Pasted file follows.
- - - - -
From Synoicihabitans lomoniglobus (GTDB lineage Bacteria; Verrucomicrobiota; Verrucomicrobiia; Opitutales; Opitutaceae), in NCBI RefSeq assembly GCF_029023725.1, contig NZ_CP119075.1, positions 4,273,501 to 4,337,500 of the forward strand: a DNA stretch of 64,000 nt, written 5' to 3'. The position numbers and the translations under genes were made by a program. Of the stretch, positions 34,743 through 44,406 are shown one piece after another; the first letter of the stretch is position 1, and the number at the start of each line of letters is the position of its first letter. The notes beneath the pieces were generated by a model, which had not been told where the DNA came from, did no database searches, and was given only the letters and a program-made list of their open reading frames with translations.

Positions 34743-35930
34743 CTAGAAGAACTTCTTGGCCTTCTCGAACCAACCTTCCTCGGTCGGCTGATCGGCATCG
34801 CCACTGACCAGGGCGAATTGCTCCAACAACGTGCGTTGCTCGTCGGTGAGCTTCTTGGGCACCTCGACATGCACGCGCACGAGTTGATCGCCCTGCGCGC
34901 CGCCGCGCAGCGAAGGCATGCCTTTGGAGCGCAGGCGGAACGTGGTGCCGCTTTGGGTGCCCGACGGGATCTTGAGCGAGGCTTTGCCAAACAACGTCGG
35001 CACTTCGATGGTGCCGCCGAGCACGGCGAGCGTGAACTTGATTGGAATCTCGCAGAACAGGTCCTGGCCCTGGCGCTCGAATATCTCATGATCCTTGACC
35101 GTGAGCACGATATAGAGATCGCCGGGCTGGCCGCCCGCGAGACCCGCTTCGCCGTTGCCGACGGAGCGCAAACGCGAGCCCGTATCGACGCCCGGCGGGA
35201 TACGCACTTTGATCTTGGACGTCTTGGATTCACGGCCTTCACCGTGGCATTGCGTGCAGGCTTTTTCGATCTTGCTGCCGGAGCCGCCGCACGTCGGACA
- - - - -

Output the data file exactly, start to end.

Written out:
From Synoicihabitans lomoniglobus (GTDB lineage Bacteria; Verrucomicrobiota; Verrucomicrobiia; Opitutales; Opitutaceae), in NCBI RefSeq assembly GCF_029023725.1, contig NZ_CP119075.1, positions 4,273,501 to 4,337,500 of the forward strand: a DNA stretch of 64,000 nt, written 5' to 3'. The position numbers and the translations under genes were made by a program. Of the stretch, positions 34,743 through 44,406 are shown one piece after another; the first letter of the stretch is position 1, and the number at the start of each line of letters is the position of its first letter. The notes beneath the pieces were generated by a model, which had not been told where the DNA came from, did no database searches, and was given only the letters and a program-made list of their open reading frames with translations.

Positions 34743-35930
34743 CTAGAAGAACTTCTTGGCCTTCTCGAACCAACCTTCCTCGGTCGGCTGATCGGCATCG
34801 CCACTGACCAGGGCGAATTGCTCCAACAACGTGCGTTGCTCGTCGGTGAGCTTCTTGGGCACCTCGACATGCACGCGCACGAGTTGATCGCCCTGCGCGC
34901 CGCCGCGCAGCGAAGGCATGCCTTTGGAGCGCAGGCGGAACGTGGTGCCGCTTTGGGTGCCCGACGGGATCTTGAGCGAGGCTTTGCCAAACAACGTCGG
35001 CACTTCGATGGTGCCGCCGAGCACGGCGAGCGTGAACTTGATTGGAATCTCGCAGAACAGGTCCTGGCCCTGGCGCTCGAATATCTCATGATCCTTGACC
35101 GTGAGCACGATATAGAGATCGCCGGGCTGGCCGCCCGCGAGACCCGCTTCGCCGTTGCCGACGGAGCGCAAACGCGAGCCCGTATCGACGCCCGGCGGGA
35201 TACGCACTTTGATCTTGGACGTCTTGGATTCACGGCCTTCACCGTGGCATTGCGTGCAGGCTTTTTCGATCTTGCTGCCGGAGCCGCCGCACGTCGGACA